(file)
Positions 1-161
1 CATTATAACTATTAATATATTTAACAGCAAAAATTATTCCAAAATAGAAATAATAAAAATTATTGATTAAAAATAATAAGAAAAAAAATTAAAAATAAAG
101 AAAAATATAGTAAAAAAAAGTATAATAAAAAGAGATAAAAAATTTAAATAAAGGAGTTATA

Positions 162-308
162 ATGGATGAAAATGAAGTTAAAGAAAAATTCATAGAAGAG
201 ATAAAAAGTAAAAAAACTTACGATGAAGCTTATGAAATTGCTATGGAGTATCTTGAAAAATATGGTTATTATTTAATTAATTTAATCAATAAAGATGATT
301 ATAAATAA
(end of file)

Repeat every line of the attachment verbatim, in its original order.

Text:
Positions 1-161
1 CATTATAACTATTAATATATTTAACAGCAAAAATTATTCCAAAATAGAAATAATAAAAATTATTGATTAAAAATAATAAGAAAAAAAATTAAAAATAAAG
101 AAAAATATAGTAAAAAAAAGTATAATAAAAAGAGATAAAAAATTTAAATAAAGGAGTTATA

Positions 162-308
162 ATGGATGAAAATGAAGTTAAAGAAAAATTCATAGAAGAG
201 ATAAAAAGTAAAAAAACTTACGATGAAGCTTATGAAATTGCTATGGAGTATCTTGAAAAATATGGTTATTATTTAATTAATTTAATCAATAAAGATGATT
301 ATAAATAA